FIGURE 8. Locations of sites, lithostratigraphic logs, and photographs of rhythmites. A) LiDAR DEM of Wildwood Metropark (WM) showing the gully where samples were collected. B, C) Lithostratigraphic logs for the WM and OM study sites, respectively. OSL ages are from Higley et al. (2014). D) Brown Cut along Swan Creek in Oak Openings Metropark (OM). E) Rhythmites from WM with arrows indicating inclusions of light-colored silt within dark-colored silty clay from bioturbation. F) Where bioturbation was extensive at WM, the silt laminae take on a mottled appearance. G) Rhythmites above the level of the stream in the bottom of the gulley at WM, and a stony diamicton viewed through the water. H) While the rhythmites from OM have the same general characteristics as those at WM, they have more ripple-form sets. 74 ANCESTRAL LAKE ERIE LEVELS VOL. 115 sequence of rhythmites that is overlain by alternating and lacustrine sediment may explain the high sediment units of finely laminated planar beds of sand and silt load required to set up hyperpycnal flows. Alternatively, with beds of ripple drift and planar laminations was slumping of sediment around the shoreline may initiate observed. The massive sandy sediments overlying the hyperpycnal flows (Shaw and Archer 1978). rhythmites were described recently by Higley et al. If the rhythmites are indeed varves, the count of 507 (2014) and interpreted as a lower-beachface deposit varves from OM is a minimum estimate of years of overlain by aeolian sand. The rhythmites are similar sedimentation. It is likely that some couplets may be to those described from the WM exposure in that underflow deposits, which along with truncated upper ripple-form sets exist throughout the core (Fig. 8H), contacts at both study sites suggests that the count increasing in frequency up the section. Rhythmite of 507 is only an estimate. If not varves, then even thickness appears to be controlled by the thickness of fewer years are recorded by the rhythmic sediments. the coarser laminae, and 507 couplets were counted. Absolute age of the varves is unknown, and they would The sedimentary sequences described from the have been deposited in water depths at WM of ~20 WM and OM exposures are interpreted as a deglacial m in Lake Warren, ~25 m in Lake Arkona, or ~38 sequence of till overlain by glaciolacustrine deposits. m in Lake Whittlesey. At the OM site, water depths This interpretation is based on the massive, clay-rich would have been ~5 m shallower in each lake. Based characteristic of the diamicton that contains erratic on the apparent conformable contact with underlying stones and is similar to till mapped in northwest diamicton at the WM exposure, the rhythmites were Ohio (Larsen et al. 2005) and southeast deposited in Lake Maumee. The coarsening-upward (Howard 2010). Presumably, the till was deposited sequence at the OM exposure indicates that some of while the glacier was receding eastwards across the the rhythmites likely are associated with Lake Warren, Lake Erie basin and in contact with ancestral Lake Lake Whittlesey, and perhaps older lakes. Erie. While inaccessible at outcrop, some stratification would be expected at the contact between the till and DISCUSSION rhythmites. Localized sediment focusing and infilling Detailed examination of two segments of the lower of irregular topography on the lake floor would explain Maumee shoreline indicates that these landforms the undulating contact between the till and dipping developed as spit complexes associated with a rhythmites at WM. Three criteria suggested by Smith segmented island shoreline rather than as a ‘washed’ and Ashley (1985) support an interpretation of varves: beach. The littoral deposits of Winameg and Lyle’s 1) the contact between dark, winter laminae and ridges resulted from reworking a hummocky and ridged overlying light ( summer laminae is usually sharp and diamicton surface. During the late Maumee highstand, in places bioturbated); 2) the winter laminae have a these glacial deposits were eroded by waves, and sand relatively consistent thickness; and 3) a decrease in was transported by currents downdrift to construct sand (fining) up section. Suspension settling of clay shallow spit platforms with low-relief emergent in winter during the non-melt season explains the spit ridges. The washed appearance is derived from lower magnetic susceptibility values (Snowball et al. reworking and smoothing of the initial landforms 1999). The mm- to cm-sized scour deposits and silt with deposition of the spit complex in shallow water. inclusions within clay (Figs. 8E, F) are interpreted as Later in the evolution of the area, aeolian mobilization evidence of bioturbation during the summer season, of surficial sand sheets and the migration of parabolic which would explain the mottled appearance of the dunes further covered (or draped) the lower Maumee darker clay. shoreline features. Ripple-form sets have been observed within Overtopping of the lower Maumee shoreline by glaciolacustrine deposits in south central Michigan a subsequent highstand (for example, Maumee II at (Fisher and Taylor 2002), and are commonly 232 m being flooded by Maumee III at 238 m and interpreted as underflow or hyperpycnal deposits reoccupied by Maumee IV at 232 m) should have (Shaw and Archer 1978). The geographic setting of produced several specific geomorphic and stratigraphic the study area requires that such flows are supplied results. For example, preservation of the initial from sediment from streams on the west side of the shoreline requires an extremely rapid rise of lake level lake and not from meltwater from ice receding to the by many meters in a few years. Otherwise, shoreline east. Stream systems incising into recently exposed till ravinement during the transgression and erosion OHIO JOURNAL OF SCIENCE T.G. FISHER AND OTHERS 75 within the shoreface down to wave base during the western basin of ALE should be based on detailed highstand would bevel off any pre-existing shoreline. mapping of individual shorelines to aid water-plane Even if the initial shoreline survived the transgression, assignments (cf. Fisher 2005; Breckenridge 2015) the preserved stratigraphy should be dominated using the recently released LiDAR data. by landward transport of eroded sand by overwash Four OSL dates are used to assess the ages of the and other inlet processes. If this had occurred in the Maumee and Whittlesey shorelines. The two oldest lower Maumee, accommodation space (depressions) ages are nearly identical and come from the Maumee in the highstand shoreface would be mostly filled by and Whittlesey shorelines. The two younger ages are deposition. from fine sand associated with low-centered hummocks Geophysical evidence of landward migration northwest of Wauseon, but at the same elevation as the of sediment within the stratigraphy similar to Winameg ridge. The precise origin of these hummocks transgressing modern barrier islands (e.g., Hayes and awaits more detailed study, with current hypotheses FitzGerald 2013) was not observed. Nor are there favoring small ice-walled lake plains, or outwash obvious geomorphic features that suggest extensive or littoral sediment deposited on stagnant ice. The landward transport in the study area. Instead of hummock ages overlap with the two older ages at one overwash lobes and channels, a spit platform with standard deviation, thus an age of ~16.8 ± 1.0 ka is simple ridges at the southern end of Winameg ridge assigned to the younger Maumee strandline. According records a short-lived lake level. The spits in the same to the cyclic model, the Whittlesey shoreline should be lineation north of Winameg ridge at 238 to 233.5 m much younger if it developed after the Ypsilanti Low. elevation (Fig. 1D) similarly show dominant littoral However, OSL date #2 (Table 1) is the same age as the transport of sediment from the north within a falling lower Maumee ridge, which instead favors the episodic lake level; these shoreline features have relief equivalent model. Alternatively, OSL date #2 may be from sand to that of Winameg ridge. Classification of Lyle’s ridge that was deposited in Lake Maumee in ~8 m of water, is more difficult as the thin ridges at its north end are and lies stratigraphically below the deposits of the likely sand and gravel, similar to the narrow ridge that Whittlesey strandline. In that case, Lake Whittlesey was examined in this study. The low-relief ridges (of remains to be dated by OSL. However, according to sand and gravel) just east of Winameg and Lyle’s ridges Calkin and Feenstra (1985) Lake Whittlesey is the shown on Figure 1D are most likely offshore bars as best-dated lake in ALE at ~13,000 14C yr BP (~15,900 mapped by Blockland and Fisher (2015). cal yr BP), which is within one standard deviation of From this analysis, the “washed” characteristics of the OSL ages presented here. the lower Maumee shoreline (II, Fig. 3) simply record While a Lake Arkona strandline was not dated in this syndepositional processes that operated while the lake study, Hough (1958) reports an age of 13,600 ± 500 existed, followed by post-depositional modification 14C yr BP (W-33) for it, and Szabo et al. (1988) report by aeolian processes. Without the need for a younger an age of “about” 13,400 14C yr BP (ISGS-1480), both transgression to overtop and drown an older strandline, of which calibrate to ~16,400 and ~16,100 cal yrs BP, the reconstruction of Maumee lake levels can be respectively. Based on these data of overlapping ages at simplified to a sequence in which successively lower- one standard deviation, there is little time available to elevation strandlines are progressively younger. This form the strandlines of lakes Maumee, Whittlesey and simplified lake-level history favors the episodic model, Arkona, and the Ypsilanti lowstand using the cyclic and is consistent with the findings of Bleuer and model. A suggested sequence of events is: Maumee to Moore (1971) that incision of the Fort Wayne outlet Whittlesey to Arkona, and possibly then the Ypsilanti through time could accommodate all of the Maumee low (Fig. 9). More OSL dates are required from these levels. Previously, Leverett (1902) assigned elevations beaches to refine the lake-level curve. of 233.2–231.6 m to these lower Maumee shoreline Lakes Maumee, Whittlesey and Arkona appear ridges, and Forsyth (1959) assigned an elevation of to have developed between 17 and 15 ka, before the 232 m. There has been uncertainty on what specific warm Bølling-Allerød interstadial. In contrast, Lake landforms were interpreted in the western basin of Warren is well dated at about 14.1 ka (Fig. 9), and ALE to indicate past lake levels. Rather than pursuing developed during the Bølling-Allerød interstadial. The detailed discussion with past results, the next step Warren beaches are sandy and are strongly developed forward to understanding lake-level evolution in the throughout the basin (Calkin and Feenstra 1985), 76 ANCESTRAL LAKE ERIE LEVELS VOL. 115 which may reflect a longer period of time at a relatively was not observed at sites expected to record such stable water level. dramatic lake-level changes. The approximately 500 varves from both the The sand dunes dated in this study were the same WM and OM sites provide some limitations on the age or older than the dunes dated by Campbell et deglacial history for the region. The sharp contact al. (2011) up to 15 km to the east. With one or two from till to lacustrine sediments observed at WM is outliers, the sand dunes are progressively younger at interpreted as deposition into an ice-contact glacial lake lower elevations (Fig. 9). This general relationship is at the receding ice margin. The upper contact of the expected when the dunes date back to deglaciation rhythmites is most likely erosional at both sites, thus and are concomitant with dropping lake levels, if the number of rhythmites is a minimum. However, sediment supply for the dunes is limited. Progressively the similar count from both sites and the increase in younger dunes would also be expected when they are ripple-form sets towards the top of the sequence at remobilized, as indicated by OSL dates 3 and 4 from OM suggests shoaling and minimal erosion. Taken this study on either side of a paleosol. Eight of the together, the evidence suggests: 1) ice-margin recession 16 OSL dates on dunes overlap at one sigma error was much slower out of the basin than previously with the Younger Dryas stadial (Fig. 9). It appears realized; or 2) a disconformity at the top of the till or that dune activation may be associated with episodic within the rhythmite sequence marks a period of time sand availability at the land surface because of either between ice-margin recession (lower rhythmites) and deglaciation controlling lake-level fall, or abrupt resumed rhythmite deposition as lake level dropped climate change, specifically times of reduced vegetative and sediment was supplied from the land (upper cover associated with regional aridity. rhythmites). Subaerial exposure during the Ypsilanti lowstand would be expected to have generated a SUMMARY weathering profile, an unconformity, and possibly Cyclic changes in lake levels of ancestral Lake a ravinement surface as a record of the regression- Erie have been discussed for more than 100 years. transgression cycle. No evidence of these sedimentary The concept of “washed” Lake Maumee shorelines features was observed along the outcrop or within the identified as having been submerged by subsequent core. Supporting evidence for the Ypsilanti lowstand transgressions can be explained more simply by first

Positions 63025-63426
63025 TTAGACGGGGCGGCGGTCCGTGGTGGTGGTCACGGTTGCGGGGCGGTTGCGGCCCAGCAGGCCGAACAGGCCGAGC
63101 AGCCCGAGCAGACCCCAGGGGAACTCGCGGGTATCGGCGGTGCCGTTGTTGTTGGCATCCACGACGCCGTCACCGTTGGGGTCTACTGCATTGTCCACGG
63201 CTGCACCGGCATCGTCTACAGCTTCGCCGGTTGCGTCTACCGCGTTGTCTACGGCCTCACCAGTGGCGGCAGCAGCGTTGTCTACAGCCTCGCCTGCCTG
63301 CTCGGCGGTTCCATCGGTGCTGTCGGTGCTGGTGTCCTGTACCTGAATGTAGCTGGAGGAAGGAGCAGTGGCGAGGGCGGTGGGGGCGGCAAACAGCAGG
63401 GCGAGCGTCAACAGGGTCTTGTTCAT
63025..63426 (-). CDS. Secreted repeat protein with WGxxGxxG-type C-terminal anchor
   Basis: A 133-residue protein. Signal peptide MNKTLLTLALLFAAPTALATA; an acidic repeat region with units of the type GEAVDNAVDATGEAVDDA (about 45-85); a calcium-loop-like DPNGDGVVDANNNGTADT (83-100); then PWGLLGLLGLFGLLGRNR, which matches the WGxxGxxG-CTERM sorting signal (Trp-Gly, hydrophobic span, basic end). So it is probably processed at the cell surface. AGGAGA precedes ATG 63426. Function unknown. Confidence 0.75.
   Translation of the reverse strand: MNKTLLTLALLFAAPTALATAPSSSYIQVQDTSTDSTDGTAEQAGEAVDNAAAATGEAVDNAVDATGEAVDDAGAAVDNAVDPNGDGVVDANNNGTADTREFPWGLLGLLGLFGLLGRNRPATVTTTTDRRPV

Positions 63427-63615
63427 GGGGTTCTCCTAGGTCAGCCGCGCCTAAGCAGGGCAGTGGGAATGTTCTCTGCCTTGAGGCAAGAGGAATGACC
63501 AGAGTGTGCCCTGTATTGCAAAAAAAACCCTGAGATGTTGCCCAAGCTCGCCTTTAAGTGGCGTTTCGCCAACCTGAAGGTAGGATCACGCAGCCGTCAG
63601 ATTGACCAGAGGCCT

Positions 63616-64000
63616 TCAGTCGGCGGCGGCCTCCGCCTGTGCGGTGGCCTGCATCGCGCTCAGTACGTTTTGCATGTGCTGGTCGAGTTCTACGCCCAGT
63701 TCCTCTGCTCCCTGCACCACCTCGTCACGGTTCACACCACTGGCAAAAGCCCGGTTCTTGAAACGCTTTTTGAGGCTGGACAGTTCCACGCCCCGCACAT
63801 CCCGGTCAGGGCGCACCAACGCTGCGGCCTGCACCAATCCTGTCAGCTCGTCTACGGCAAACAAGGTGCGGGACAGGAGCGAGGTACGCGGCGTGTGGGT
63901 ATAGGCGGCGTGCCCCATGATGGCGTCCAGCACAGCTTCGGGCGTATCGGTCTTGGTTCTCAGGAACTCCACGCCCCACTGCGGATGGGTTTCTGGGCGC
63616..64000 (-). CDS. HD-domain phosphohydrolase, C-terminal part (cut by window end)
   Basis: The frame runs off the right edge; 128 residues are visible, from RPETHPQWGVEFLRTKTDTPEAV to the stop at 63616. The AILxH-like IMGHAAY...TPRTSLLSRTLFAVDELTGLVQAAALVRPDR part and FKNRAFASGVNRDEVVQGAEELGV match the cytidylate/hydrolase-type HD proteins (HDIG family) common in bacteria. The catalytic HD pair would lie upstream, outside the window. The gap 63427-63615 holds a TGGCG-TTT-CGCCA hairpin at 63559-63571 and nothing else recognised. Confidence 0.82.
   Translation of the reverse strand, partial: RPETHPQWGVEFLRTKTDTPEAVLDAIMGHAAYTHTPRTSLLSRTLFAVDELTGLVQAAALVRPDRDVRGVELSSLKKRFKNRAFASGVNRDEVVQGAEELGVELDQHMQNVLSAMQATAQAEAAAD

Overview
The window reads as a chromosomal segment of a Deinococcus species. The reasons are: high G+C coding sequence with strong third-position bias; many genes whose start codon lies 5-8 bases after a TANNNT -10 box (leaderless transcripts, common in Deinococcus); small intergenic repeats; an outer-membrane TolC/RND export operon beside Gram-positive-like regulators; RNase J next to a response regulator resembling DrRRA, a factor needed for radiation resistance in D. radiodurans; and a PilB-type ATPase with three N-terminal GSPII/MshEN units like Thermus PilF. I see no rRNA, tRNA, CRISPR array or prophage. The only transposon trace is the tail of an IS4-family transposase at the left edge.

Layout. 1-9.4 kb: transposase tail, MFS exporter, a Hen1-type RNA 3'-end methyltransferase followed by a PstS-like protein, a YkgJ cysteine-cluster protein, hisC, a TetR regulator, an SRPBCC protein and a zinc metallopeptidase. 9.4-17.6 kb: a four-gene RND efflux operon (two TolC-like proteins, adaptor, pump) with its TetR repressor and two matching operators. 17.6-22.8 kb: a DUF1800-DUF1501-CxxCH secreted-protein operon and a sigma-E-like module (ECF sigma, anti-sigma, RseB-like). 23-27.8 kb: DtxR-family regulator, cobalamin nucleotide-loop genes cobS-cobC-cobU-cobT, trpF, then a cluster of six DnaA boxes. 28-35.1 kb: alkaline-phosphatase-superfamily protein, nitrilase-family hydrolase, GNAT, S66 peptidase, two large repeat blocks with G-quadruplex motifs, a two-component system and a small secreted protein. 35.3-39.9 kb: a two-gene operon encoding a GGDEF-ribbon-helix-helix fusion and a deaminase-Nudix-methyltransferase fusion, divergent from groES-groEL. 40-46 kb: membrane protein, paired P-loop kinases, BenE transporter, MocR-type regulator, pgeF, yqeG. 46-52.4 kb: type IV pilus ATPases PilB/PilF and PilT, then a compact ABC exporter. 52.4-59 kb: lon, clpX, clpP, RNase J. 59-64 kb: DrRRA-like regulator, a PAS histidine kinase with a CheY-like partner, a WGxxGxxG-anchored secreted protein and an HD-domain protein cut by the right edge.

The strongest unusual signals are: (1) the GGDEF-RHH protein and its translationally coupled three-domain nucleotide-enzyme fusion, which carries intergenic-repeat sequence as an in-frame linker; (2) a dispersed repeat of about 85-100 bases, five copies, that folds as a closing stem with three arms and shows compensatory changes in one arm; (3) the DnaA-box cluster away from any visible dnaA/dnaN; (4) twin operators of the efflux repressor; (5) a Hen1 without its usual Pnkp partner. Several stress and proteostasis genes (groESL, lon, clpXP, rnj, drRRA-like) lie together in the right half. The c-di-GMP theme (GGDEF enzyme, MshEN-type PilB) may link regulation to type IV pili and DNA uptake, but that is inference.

12 240 Lake Maumee 11 10 13 8 (MAM) 1 8 5 4 2 Lake Whittlesey 3 7 220 Lake Arkona 9 Elevation (m) 200 Lake Warren -34

-36 O (‰) Ypsilanti Lowstand? 18 -38 δ This paper Earlier work -40 Aeolian Aeolian Littoral Littoral -42 Uncertain NGRIP Bølling Allerød Younger -44 Dryas 18 17 16 15 14 13 12 11 10 9 8 7 Calendar years (ka)

FIGURE 9. Comparison of lake-level events in northwest Ohio with the North Greenland ice-core climate proxy (NGRIP) data (Rasmussen et al. 2006). Earlier work was by Campbell et al. (2011) and Higley et al. (2014). Note that the grey standard deviation lines for the Lake Warren ages reflect age uncertainty by Higley et al. (2014) for comparison with the age reporting convention used by Campbell et al. (2011). The four new ages for the Maumee and Whittlesey Beaches overlap at one standard deviation. Sand dune ages 5, 9, and 13 record earlier aeolian activity than previous studies, indicating that aeolian activity was episodic across this landscape through 6000 years. Five additional dune dates during the Younger Dryas stadial further support earlier work that the timing of Greenland stadials correspond with aeolian activity in northwest Ohio. OHIO JOURNAL OF SCIENCE T.G. FISHER AND OTHERS 77 distinguishing between different types of shorelines. Kyle Siemer, Heather Stewart and Kirk Zmijewski. Geomorphological analysis and geophysical transects Technical assistance was from Richard Becker, Butch across a “washed” lower Maumee beach and shoreface Berger, Jamie Martin-Hayden and Jason Witter. provided no support for a later transgression and Karen Menard is thanked for facilitating access to the reworking of sediment. Instead, interpreting the Toledo Metro Park sites. Funding was provided from landform as a spit formed in shallow water better USGS EDMAP grant G11AC20135 to Fisher, and explains the washed appearance. Extensive mobilization University of Toledo Department of Environmental of aeolian sand on and around the ridge also may Sciences Ruedisili fund. The paper was improved by explain part of the washed appearance. The results of the journal reviewers, and especially from the insight this research support an interpretation of episodic of Dr. Henry Loope. lake-level fall in Lake Maumee with temporary levels—stillstands—controlled by sill elevation at the LITERATURE CITED Fort Wayne outlet. Aitken MJ. 1998. An Introduction to optical dating: The dating of Quaternary sediments by the use of photon-stimulated OSL ages obtained from a Maumee spit, fine luminescence. : Oxford University Press. 280 p. sand beneath a Lake Whittlesey spit, and fine sand Anderson B. 2011. Estimating the duration of ancestral lake from low-centered hummocks west of the Maumee Erie using varve analysis at and above the Warren stage in shoreline support an age of approximately 16.8 ka for northwest Ohio. [Thesis]. [Toledo (OH)]: University of Toledo. Lake Maumee in the study area. The one OSL date Bailey RM, Arnold LJ. 2006. 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